Pam Adebayo may also have changed his name to Felix the Cat in the first half, because he was all in his bag during that stretch. When Miami needed a mid-range shot from dribbling, Pam had it. When The Heat needed a standoff jacket to continue the momentum, Bam was their man. Did Eric Spoelstra call the pickup pick? He certainly did. many times in it. And Pam found a way to bend inside for easy buckets. Adebayo also had success in the lanes of traffic, connecting with a wide-open cutter for an easy demon. Someone should write a letter to Emeril Laggase to convince him to give Heat’s PA announcer a personal audio clip of his patent, “Bam!” Only for No. 13. Being so powerful as he was offensively early in the game, he didn’t meet his production standards halfway through, scoring only six points and making assists in the last two quarters of play.
What the Blazers failed to do in the 24 minutes before the break was exactly what they capitalized on in the 24 minutes afterward. Their 2-3 zone was executed to perfection, with Drew Eubanks as a threat in the middle. They fixed their rivalry problem, by shifting their defense higher in screen, high roll, and other combinations. This is the first time they’ve shown such an impressive defense this season against the three so far, and a secret recipe for success has been discovered. A 15-point lead was cut short, so much so that the Blazers tied the match with more than two minutes left. It was evidence of the defense being revitalized, with three minutes remaining, Max Strauss attempted a 30ft shot. His defender, Anverne Simmons, was right, forcing him to slip away. It was a direct example of what coach Pelops preached in the crowd before the teams went out in the second half. The effect of going down started once Portland moved into the man’s defense, sparking their eventual game win.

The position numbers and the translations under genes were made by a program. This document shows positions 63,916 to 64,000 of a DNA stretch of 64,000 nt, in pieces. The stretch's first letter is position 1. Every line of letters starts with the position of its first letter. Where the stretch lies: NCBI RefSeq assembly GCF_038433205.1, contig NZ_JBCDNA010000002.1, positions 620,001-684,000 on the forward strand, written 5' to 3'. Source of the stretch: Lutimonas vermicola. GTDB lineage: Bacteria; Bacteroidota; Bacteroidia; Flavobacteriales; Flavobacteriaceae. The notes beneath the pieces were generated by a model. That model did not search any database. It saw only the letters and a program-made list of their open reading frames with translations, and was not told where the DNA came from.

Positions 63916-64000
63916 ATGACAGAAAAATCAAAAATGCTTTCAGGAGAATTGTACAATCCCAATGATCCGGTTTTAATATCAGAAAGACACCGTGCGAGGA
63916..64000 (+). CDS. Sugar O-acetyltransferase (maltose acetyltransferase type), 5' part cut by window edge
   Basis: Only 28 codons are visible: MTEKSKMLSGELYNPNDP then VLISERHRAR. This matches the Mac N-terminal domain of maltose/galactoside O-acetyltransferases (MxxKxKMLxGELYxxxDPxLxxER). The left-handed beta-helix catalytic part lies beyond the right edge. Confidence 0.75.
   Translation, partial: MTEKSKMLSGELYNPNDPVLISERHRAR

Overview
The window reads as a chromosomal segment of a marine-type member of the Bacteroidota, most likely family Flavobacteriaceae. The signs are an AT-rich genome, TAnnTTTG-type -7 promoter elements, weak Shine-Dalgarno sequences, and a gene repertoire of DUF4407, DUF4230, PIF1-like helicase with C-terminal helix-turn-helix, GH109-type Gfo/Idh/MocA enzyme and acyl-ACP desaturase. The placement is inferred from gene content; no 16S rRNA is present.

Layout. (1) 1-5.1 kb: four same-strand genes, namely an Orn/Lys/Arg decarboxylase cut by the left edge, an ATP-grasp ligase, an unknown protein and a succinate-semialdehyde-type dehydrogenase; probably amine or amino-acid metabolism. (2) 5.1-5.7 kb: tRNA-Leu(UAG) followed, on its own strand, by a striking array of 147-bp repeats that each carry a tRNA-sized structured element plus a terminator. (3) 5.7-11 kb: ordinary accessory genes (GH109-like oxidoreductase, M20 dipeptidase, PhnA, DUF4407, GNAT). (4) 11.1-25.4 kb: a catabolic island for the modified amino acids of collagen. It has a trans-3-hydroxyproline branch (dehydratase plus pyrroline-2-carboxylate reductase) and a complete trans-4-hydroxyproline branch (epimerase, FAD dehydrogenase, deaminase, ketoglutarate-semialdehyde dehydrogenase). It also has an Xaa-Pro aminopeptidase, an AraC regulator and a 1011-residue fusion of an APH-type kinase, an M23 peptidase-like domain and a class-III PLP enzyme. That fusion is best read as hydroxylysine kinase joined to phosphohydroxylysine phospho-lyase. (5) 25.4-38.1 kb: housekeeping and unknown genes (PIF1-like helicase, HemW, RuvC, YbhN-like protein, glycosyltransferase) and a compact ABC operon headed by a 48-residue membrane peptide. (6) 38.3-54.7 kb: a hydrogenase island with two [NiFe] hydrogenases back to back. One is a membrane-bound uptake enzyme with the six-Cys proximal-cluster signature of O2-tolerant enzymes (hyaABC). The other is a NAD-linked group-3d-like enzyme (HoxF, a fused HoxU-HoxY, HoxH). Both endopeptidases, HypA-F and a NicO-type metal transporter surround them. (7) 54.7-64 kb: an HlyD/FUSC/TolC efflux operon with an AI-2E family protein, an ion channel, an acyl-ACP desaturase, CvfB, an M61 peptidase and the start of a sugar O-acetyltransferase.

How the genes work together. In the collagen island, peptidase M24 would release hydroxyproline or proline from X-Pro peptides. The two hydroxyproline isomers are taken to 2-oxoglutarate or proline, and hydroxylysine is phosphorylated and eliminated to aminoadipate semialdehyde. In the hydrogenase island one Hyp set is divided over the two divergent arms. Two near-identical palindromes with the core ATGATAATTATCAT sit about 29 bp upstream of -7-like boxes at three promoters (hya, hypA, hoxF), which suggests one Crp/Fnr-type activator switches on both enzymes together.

On the other hand, the Miami area in the first half was very effective. Bam Adebayo had every attempt at the inner edge, forcing the Blazers to shoot from the depths, with surprising success. It was the only thing outside of Jerami Grant’s tournaments that kept them in the game.